Christmas Markets

Darkness falls softly, the sounds of the day fade away. Slowly, lights begin to appear in the Altstadt. Music begins to play as laughter and excited voices begin to fill the air. You hurry down the cobblestone streets excitement building because you know, just around the corner, is the Christmas Market. You turn the corner and your senses are filled with delight. Lights hanging from the multitude of stalls, Christmas decorations gaily hung, the scent of gingerbread and spices with their sweet scent challenges your sense of smell with the sizzling sausages waiting to be eaten. The sounds of Christmas music and voices in many different languages surround you. Stalls filled with holiday decorations and locally crafted gifts or gifts from around the world fill the stalls just waiting for you.

Where to begin? Some strategically plan their shopping maneuvers like generals before a battle. Begin on the left or right and work their way across. Jump in the middle and go one way or the next. Aimlessly roam and take it all in. Follow that knowledgeable local who has already purchased some great gifts. Follow your nose and taste as many samples as you can handle while looking at each stall. Grab a cup of mulled wine and let the wine choose your route. There are so many ways to shop at Christmas market. There is no wrong or right way. The only requirement is to enjoy.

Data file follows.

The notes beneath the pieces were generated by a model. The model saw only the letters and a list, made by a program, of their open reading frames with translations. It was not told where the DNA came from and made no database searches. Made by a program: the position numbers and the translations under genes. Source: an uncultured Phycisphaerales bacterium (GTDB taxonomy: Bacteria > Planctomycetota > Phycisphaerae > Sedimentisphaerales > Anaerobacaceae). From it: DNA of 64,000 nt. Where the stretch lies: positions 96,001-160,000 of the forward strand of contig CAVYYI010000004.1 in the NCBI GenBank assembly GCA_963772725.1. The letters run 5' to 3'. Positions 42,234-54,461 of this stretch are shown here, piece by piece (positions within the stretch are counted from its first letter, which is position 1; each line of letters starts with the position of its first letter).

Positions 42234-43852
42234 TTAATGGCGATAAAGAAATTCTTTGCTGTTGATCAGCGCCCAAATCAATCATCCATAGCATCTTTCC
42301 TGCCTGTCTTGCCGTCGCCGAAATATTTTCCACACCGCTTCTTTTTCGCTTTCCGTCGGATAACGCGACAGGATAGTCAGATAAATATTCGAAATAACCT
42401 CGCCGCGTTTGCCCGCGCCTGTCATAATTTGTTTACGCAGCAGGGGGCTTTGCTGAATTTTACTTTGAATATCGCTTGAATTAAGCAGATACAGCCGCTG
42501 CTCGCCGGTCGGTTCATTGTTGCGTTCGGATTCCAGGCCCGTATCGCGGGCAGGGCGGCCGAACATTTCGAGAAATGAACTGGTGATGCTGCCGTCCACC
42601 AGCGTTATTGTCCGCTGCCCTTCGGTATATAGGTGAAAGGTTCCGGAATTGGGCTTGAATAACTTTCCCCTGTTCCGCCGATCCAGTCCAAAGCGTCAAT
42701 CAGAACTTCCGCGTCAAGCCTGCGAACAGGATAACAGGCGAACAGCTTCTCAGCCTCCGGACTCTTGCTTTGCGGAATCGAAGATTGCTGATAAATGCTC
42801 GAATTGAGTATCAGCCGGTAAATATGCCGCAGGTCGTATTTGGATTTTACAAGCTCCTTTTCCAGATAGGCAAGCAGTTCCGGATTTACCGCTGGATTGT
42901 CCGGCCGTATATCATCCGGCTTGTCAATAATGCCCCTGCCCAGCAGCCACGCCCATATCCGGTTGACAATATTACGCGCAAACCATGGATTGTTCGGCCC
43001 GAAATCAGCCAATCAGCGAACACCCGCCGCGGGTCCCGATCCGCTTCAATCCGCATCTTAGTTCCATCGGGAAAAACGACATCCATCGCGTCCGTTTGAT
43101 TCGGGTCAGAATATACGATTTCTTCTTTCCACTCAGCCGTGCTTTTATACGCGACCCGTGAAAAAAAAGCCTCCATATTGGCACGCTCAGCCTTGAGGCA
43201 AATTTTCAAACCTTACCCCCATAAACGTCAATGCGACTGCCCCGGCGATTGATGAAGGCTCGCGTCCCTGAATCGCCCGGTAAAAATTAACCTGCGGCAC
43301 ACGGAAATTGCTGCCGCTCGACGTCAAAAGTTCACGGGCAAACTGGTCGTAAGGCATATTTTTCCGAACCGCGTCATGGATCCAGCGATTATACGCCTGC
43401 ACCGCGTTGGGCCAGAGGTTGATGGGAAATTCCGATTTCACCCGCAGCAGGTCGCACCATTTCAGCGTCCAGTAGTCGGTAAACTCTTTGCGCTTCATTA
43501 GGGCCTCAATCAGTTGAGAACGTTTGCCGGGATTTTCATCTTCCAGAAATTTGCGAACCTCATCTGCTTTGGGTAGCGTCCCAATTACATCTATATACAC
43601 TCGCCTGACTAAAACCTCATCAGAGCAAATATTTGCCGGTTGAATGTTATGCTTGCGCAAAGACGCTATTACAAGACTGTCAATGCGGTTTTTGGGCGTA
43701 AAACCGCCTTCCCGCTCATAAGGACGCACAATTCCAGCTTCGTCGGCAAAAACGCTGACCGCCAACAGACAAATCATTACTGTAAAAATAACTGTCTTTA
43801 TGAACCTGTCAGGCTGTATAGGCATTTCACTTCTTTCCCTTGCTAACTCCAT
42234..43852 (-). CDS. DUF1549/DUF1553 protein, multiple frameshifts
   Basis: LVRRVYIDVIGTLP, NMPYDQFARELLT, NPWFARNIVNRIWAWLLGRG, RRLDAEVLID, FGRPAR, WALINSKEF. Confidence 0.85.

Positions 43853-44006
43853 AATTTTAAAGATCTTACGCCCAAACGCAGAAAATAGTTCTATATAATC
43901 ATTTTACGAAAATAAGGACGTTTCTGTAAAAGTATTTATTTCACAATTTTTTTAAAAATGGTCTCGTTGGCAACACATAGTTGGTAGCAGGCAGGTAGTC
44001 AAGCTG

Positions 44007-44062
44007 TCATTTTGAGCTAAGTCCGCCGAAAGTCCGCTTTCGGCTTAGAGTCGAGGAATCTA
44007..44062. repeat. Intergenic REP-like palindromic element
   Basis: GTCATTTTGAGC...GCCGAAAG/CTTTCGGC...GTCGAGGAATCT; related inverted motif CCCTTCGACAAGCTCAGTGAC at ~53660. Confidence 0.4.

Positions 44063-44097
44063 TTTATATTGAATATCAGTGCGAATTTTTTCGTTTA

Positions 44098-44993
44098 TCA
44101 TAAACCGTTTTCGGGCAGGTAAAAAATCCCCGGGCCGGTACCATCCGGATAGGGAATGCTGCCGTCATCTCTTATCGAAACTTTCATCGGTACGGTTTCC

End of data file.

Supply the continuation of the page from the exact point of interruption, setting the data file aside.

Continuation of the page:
Germany and Austria offer many different Christmas Markets. They are also known as Christkindl Mark and Weihnachtsmarkt. Some are large with a living nativity and a huge decorated Christmas trees. Others are smaller set in quaint town centers with a smaller number of decorated stalls. Smaller, in this case, does not mean less. The Christmas Markets begin the end of November and continue until Christmas week. Some are even open Christmas Eve.

Why is it so special? To me, going to a Christmas Market is like visiting the North Pole and Santa’s shop. It’s not just the lights, the music and all the amazing things to buy. It’s the spirit of the season. The sense of friendliness, openness. The feelings of goodwill. Asking a question can lead to visiting over a cup of mulled wine and fresh hot gingerbread. The spirit of Christmas lives on in these amazing towns. The best part is – they are not doing it for the tourists. This is truly a tradition that has been alive for 700 hundred and we are, now, lucky enough to share in it.

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